Some Minority Neighborhoods Pay Higher Car Insurance Premiums Than White Areas With The Same Average Risk

Image courtesy of ProPublica, Alyssa Schukar

If you drive a car, you probably already know that your driving record affects the amount you pay for auto insurance. But what you might not realize is that that price you pay can be greatly affected by purely demographic information — like your zip code.

A landmark 2015 study by the Consumer Federation of America showed that a good driver living in a primarily black neighborhood was likely to be charged 70% more than a similar driver in a white neighborhood. This effect was seen even after accounting for population density and income levels. The reason, according to the insurance industry, was risk, meaning that the number of claims and their cost drive up insurance in those neighborhoods, even for motorists who have never been involved in a collision.

Now a new, first of its kind analysis by our colleagues at Consumer Reports and ProPublica has shown that some insurers charge, on average, higher liability premiums in predominantly minority zip codes than in similarly risky non-minority zip codes. In some cases, ProPublica and CR say that major insurers were charging premiums that were on average 30 percent higher in zip codes where most residents are minorities than in whiter neighborhoods with similar accident costs.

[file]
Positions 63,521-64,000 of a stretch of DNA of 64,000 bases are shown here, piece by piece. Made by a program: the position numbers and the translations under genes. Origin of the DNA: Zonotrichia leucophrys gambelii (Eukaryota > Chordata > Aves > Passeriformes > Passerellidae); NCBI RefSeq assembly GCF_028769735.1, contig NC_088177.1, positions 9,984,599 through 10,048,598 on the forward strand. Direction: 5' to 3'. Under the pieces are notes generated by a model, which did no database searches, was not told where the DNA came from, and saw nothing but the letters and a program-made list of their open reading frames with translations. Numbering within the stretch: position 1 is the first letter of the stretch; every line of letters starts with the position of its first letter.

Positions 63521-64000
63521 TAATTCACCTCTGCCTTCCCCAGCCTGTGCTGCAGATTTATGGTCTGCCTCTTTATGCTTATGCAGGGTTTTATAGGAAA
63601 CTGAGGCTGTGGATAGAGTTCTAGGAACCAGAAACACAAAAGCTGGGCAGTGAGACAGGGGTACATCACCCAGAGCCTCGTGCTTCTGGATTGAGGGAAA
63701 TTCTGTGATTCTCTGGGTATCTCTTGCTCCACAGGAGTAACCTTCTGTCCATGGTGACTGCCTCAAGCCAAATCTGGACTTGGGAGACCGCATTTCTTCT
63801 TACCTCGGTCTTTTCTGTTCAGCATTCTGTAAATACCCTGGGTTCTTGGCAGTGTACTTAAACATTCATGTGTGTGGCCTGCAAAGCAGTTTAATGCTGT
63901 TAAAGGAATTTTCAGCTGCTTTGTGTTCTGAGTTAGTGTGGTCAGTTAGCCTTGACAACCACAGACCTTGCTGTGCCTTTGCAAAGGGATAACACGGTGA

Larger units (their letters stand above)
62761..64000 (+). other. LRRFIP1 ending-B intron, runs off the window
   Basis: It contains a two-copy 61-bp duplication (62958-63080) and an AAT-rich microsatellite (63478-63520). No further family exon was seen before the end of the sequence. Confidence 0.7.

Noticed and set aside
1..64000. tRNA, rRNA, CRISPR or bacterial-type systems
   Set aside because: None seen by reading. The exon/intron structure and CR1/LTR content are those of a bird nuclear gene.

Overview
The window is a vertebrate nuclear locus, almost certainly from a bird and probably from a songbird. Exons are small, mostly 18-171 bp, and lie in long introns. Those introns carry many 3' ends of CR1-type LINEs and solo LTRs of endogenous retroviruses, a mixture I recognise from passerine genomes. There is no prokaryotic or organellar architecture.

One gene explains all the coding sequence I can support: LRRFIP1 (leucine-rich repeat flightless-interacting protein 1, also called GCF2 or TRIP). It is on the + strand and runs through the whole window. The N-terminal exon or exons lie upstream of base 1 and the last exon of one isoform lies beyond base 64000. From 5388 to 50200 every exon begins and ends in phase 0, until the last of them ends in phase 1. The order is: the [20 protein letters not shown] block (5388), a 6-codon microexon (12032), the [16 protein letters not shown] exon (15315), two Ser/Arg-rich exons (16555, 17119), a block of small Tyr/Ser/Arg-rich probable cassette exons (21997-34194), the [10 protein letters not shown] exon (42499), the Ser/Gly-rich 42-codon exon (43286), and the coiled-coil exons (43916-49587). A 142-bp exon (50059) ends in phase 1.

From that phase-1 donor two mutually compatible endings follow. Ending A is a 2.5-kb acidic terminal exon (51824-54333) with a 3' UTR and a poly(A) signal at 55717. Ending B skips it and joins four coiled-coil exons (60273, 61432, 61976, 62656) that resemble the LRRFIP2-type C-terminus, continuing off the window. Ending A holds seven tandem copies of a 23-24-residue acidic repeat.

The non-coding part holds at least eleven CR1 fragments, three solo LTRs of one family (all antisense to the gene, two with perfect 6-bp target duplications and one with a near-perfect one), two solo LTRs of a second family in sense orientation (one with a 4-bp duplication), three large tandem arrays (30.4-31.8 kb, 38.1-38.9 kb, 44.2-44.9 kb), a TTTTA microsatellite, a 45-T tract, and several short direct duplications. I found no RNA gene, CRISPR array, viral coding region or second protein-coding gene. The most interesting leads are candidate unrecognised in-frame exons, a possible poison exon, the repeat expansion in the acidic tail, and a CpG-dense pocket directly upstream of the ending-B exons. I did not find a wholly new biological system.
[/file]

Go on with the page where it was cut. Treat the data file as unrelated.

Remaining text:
The analysis looked at public and private data on auto insurance risk and rates as well as the algorithms used to set prices in different states. Just as it did in 2015, the insurance industry is disputing these findings, citing the fact that insurers do not collect information on race or ethnicity, and therefore cannot include that data in pricing models.

“Insurance companies do not collect any information regarding the race or ethnicity of the people they sell policies to. They do not discriminate on the basis of race,” James Lynch, chief actuary of the Insurance Information Institute, told ProPublica.

Even so, the presence of disparities in pricing that cannot be explained by average risk is important, and troubling.

We encourage you to read the full article here, watch the video below, and dig into the methodology of the report here.